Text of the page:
Our journey through the streets of Windsor is a way of thinking and living an important part of the history of the Town and the School, particularly the military aspects of both and which connect to the global world. Our walking, our marching, is not about how great we are, not about ‘look at us, look at us,’ not about calling attention to ourselves, but about our connections with one another, about our life together, and as part of a wider world.

Our walking is an act of remembering.Peripateo is the Greek word which takes on a wider meaning as the walk of life. It captures the sense of our lives as lived purposefully, intentionally, and ethically. It is part of the building of character and of esprit de corps. Such are the formative aspects of the educational project of the School.

“But you, have you built well?”


V. “But you, have you built well?”

The Great Windsor Fire of October 16th, 1897 devastated Windsor, destroying two-thirds of the town. Between four hundred and five hundred buildings were burned. One of the most poignant images of the fire was the spectacle of pianos hauled out of the homes of Windsor and onto the streets. Four days later, the Hants Journal noted that “the remains of over one hundred pianos were counted in the ruins.”

This Church, though scorched, survived the fire in part because of the labours of students from King’s College. Christ Church, King’s Collegiate School, the University of King’s College, and The Edgehill School for Girls subsequently provided sanctuary for the other churches in the community which  had lost their buildings in the fire.

The Town quickly rebuilt and miraculously rebounded after the fire. But rebuilding a culture and a civilisation which had destroyed itself in the First World War was another matter; a much more difficult undertaking and one which remains for us to ponder.

In many ways we still live in the ruins of its aftermath; still caught in the forces of technocracy which destroy us and our world.

“But you, have you built well?”

VI. “But you, have you built well?”

The world’s attention has been captivated by the devastating fire at the Cathedral of Notre-Dame de Paris. Much attention has been called to the significance of the building, to its role and place in the history not only of France but of Europe and beyond.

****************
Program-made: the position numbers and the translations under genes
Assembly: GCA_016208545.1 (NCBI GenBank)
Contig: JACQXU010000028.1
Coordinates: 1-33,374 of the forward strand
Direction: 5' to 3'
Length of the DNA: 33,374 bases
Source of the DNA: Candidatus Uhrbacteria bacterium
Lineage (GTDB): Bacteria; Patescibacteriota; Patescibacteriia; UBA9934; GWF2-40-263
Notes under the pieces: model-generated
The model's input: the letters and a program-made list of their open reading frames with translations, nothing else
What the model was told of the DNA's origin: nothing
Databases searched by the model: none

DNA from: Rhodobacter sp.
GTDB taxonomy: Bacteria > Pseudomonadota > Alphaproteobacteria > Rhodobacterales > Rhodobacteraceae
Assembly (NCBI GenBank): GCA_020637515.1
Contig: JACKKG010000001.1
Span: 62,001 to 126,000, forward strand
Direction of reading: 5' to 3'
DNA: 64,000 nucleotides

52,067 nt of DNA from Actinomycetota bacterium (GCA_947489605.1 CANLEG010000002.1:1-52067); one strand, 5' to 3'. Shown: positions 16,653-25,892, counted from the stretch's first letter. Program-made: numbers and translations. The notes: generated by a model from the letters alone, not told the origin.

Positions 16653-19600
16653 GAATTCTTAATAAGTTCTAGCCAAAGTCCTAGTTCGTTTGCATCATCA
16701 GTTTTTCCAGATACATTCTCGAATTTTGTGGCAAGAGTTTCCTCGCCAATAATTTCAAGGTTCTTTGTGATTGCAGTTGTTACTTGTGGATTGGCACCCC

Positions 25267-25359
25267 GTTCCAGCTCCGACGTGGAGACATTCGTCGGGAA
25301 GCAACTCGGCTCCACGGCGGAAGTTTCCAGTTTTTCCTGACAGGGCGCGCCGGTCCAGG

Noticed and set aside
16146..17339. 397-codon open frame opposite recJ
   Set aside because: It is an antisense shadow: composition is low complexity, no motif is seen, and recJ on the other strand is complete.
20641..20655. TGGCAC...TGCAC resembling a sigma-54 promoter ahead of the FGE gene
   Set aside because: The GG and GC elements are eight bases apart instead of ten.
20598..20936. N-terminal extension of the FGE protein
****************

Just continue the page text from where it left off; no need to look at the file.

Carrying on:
And yet so much of the commentary dances around the obvious, afraid to name the real meaning and significance of the Cathedral. The real significance of Notre-Dame de Paris, as a Canadian commentator, John Robson, notes, is that it is a church. More than an icon of culture, more than a tourist attraction, it “speaks to our aspirations to be better than we are,” to a kind of universal hope in us that we can be better (National Post, April 16th, 2019).

Notre Dame de Paris reminds us of an age defined by a vibrant and an intellectual faith which we have largely lost and yet is always there to be recovered just like Notre-Dame can be restored. What have we built, we might ask, which will last for eight hundred years or more?

There are and always will be questions about our resources and the proper use of them. The fire at Notre Dame occurred on Monday in Holy Week. The traditional reading of the Passion that day includes the story of the woman who anoints Jesus by breaking open the “alabaster box of ointment of spikenard, very precious.” Her extravagant action evokes the age-old criticism. “Why was the waste of the ointment made? For it might have been sold for more than three hundred pieces of silver, and have been given to the poor.”

Jesus response is intriguing. “Why do you trouble her? She has done a beautiful thing to me. For you always have the poor with you, and whenever you will, you can do good to them; but you will not always have me. She has done what she could; she has anointed my body beforehand for burying … what she has done will be told in memory of her.”